Induced traffic

An excellent report on the impact of road investments has been commissioned by the Campaign to Protect Rural England from Lynn Sloman and colleagues. This report re-examines the outcomes of a number of Highways England road schemes, finding average increased traffic above control levels in the short run (3-7 years) of 7% and in the longer run (8-20 years) of 47%. This is clear evidence for substantial ‘induced traffic’ generated by new capacity. The CPRE study also find very limited evidence for benefits to the local economy from road investments.

These findings pose problems for the  Department for Transport’s WebTAG approach to the economic appraisal of road schemes, in which time savings to users is the dominant benefit. However, induced traffic tends to restore congestion to what it had been, lessening time savings. If induced traffic were properly taken into account, the apparent value of the investment would be substantially less. Moreover, the orthodox approach assumes unchanged land use, yet the CPRE report documents extensive land use change in four detailed case studies. Such changes have implications for local economies, not necessarily wholly advantageous if these take the form of low-wage employment in warehouses or car-dependent residential development.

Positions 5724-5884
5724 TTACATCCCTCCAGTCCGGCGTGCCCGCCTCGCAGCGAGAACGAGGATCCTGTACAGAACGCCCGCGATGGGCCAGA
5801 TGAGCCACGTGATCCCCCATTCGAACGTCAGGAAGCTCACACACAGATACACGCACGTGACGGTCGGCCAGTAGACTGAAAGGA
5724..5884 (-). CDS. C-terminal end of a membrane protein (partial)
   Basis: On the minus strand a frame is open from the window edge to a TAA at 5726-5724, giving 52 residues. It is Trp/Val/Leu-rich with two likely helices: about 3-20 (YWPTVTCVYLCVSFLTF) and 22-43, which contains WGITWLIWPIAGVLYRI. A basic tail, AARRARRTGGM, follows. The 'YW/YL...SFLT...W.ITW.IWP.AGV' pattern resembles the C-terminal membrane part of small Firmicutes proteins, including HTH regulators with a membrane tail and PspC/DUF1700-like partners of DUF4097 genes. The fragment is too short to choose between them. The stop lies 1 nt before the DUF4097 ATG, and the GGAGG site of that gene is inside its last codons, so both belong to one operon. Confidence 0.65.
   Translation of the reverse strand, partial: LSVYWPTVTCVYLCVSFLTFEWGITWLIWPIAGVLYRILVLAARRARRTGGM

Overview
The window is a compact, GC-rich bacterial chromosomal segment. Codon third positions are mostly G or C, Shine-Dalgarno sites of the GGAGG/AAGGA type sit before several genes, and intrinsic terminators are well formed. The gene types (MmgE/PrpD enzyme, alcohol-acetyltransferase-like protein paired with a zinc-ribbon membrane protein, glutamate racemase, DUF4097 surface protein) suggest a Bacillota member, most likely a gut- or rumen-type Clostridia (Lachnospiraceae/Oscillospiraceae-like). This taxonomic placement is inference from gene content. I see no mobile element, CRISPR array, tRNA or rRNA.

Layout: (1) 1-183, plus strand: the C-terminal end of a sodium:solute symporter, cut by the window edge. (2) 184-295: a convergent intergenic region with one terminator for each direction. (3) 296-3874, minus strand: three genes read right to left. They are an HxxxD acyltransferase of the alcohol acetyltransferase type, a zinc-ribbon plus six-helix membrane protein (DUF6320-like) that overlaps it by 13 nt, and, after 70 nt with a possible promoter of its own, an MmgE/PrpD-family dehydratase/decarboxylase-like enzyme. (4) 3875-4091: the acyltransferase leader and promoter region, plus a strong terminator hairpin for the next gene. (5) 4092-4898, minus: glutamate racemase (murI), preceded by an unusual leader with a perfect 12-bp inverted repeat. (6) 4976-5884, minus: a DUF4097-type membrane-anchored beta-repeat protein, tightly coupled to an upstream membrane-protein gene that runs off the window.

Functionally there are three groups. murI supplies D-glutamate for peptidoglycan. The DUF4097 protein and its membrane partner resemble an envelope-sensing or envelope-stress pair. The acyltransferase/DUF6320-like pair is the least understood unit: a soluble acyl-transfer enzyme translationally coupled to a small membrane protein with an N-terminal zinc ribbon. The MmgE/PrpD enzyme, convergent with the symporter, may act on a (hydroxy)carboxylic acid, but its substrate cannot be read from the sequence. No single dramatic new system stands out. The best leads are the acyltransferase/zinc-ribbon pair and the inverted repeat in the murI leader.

The main policy objective of the current UK national road investment programme is to boost economic growth by improving inter-urban connectivity and reducing congestion. Each scheme of the programme must offer acceptable value for money on the orthodox approach to appraisal, yet this approach overstates benefits by underestimating induced traffic and disregards changes in land use made possible by improved access. We need an evidence-based approach to investment appraisal, in which careful evaluation of completed schemes of the kind commissioned by the CPRE informs appraisal of prospective investments.